Edited by fnftw
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I agree. I totally thought Walt wanted Jesse to leave as to not be a problem. Walt was always trying to manipulate Jesse, and finally he didn't fall for it. 

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I thought Walt wanted Jesse to disappear mostly for Walt's own good.

 

He did.

I did not mean to imply otherwise in my previous post ("for his own good" needed quotation marks maybe). I don't see the characters on the show in terms of all good or all bad. Walter was always working Jesse and manipulating him into things, right from the start, that doesn't change the part in the relationship that was honest and true. At the time of that scene, Walter was so far gone, he was barely thinking in terms of 'people' at all. However, at that moment, on that spot on the desert far away from the lab and the business, the hurt, scared and broken Jesse, got to him. He (Walt) dropped the act and in what I perceived as genuine response and emotion, went to hold him. I thought that scene was beautiful, and (unfortunately) rare at that point.

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I just finished watching the finale, and now I can sum up my opinion...Breaking Bad is the BEST TELEVISION SHOW EVER MADE.

 

I’ve watched a lot of TV — entire series, too — and this is the only one I can recall that had NO bad episodes, had a coherent storyline through all of its seasons, had characters who grew and changed and evolved in logical ways and didn’t suddenly do way-out-of-character things, and it had a satisfying ending that tied up all the important plot points (so many series bomb on the wrap-up). It was just so well done visually, too, and the acting was stellar. Not a wasted minute, things brought up in the very beginning resolved, and a strong theme throughout -- so few TV shows manage that!! The drug manufacturing and all the stuff that came with it turned out to be Walter’s drug. He finally came to the truth in the end, that he wasn’t really doing it for his family, but for himself. He became addicted to it -- and while I expected him to check out, I did not see it happening like that. This show continued to offer surprises.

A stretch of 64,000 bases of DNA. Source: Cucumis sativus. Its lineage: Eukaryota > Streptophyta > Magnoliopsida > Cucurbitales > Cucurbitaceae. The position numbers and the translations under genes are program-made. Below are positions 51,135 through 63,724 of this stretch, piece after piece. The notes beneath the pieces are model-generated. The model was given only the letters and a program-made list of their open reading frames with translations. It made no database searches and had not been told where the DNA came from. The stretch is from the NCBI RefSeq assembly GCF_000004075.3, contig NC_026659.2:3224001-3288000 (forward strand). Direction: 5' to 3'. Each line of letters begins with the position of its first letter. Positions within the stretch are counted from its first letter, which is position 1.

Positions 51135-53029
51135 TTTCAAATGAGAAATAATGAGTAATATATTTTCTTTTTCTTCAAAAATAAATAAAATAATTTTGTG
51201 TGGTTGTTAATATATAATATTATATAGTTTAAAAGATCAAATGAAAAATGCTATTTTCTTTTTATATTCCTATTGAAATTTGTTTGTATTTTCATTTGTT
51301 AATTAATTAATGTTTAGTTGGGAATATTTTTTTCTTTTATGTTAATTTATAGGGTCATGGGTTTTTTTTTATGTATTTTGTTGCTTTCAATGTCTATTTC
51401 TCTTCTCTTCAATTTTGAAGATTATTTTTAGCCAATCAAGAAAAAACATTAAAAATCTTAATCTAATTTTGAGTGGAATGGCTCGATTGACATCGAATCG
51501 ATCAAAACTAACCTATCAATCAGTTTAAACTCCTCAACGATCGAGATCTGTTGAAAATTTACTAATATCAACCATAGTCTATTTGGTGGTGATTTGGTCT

OK, I could go on…I can’t believe it’s over! But it ended exactly when it needed to. It deserves every award it ever received and then some. WOW.

 

I’m so glad I saw it. If I’d known it was this amaze-balls I would have watched it when it was new, but the drug thing put me off. So, so worth it. It will stick with me a long time, and it’s a really hard bar for any show to top from here on out in terms of overall quality.

 

WOW.  I have to find out what Vince Gilligan is working on next. (I remember his X-Files episodes as being some of the best -- he was a new talent then.)

 

As for Season 5 particulars, I felt so awful for Hank, and what Jesse went through -- I hope he will be able to start anew. If anyone deserves to walk away, it's him. I was so glad when he turned state's evidence, but I was equally glad that Walter saved him in the end -- once Walt saw Jesse was a prisoner, he stopped worrying about his damned ego over the "blue" and did what was right. How ironic that his own bullet brought him down, and thank goodness he took those scumbag Nazis with him.

 

I was on pins and needles the last few episodes, so stressed out and worried that Jesse was going to be killed. I hated seeing that Nazi Todd holding him prisoner. Now that I know the outcome, I can relax more on rewatch! Whew. I love Jesse. I am SO now an Aaron Paul fan! ow I just have to imagine that he made his way to Alaska and started a new life as  woodorker.

 

I felt so bad for Walt Jr. A small role, but the actor did a great job. Poor kid just couldn't catch a break, cerebral palsey AND a meth-lord father.

 

I just find it to be such an interesting show because I started out really liking Walt and kind of empathizing with what he did. But by the end, I hated him and wanted him to die. But....but....then at the VERY end I actually felt myself feeling sorry for him, crying because his son hated him, crying as he said his last goodbye to his wife and baby girl. Gah! I was like - what has this show done to me??? Such complex characters, such amazing writing, such powerful acting. This show truly touched me. 

 

I know! I felt exactly the same. This show really knew how to engage our emotions!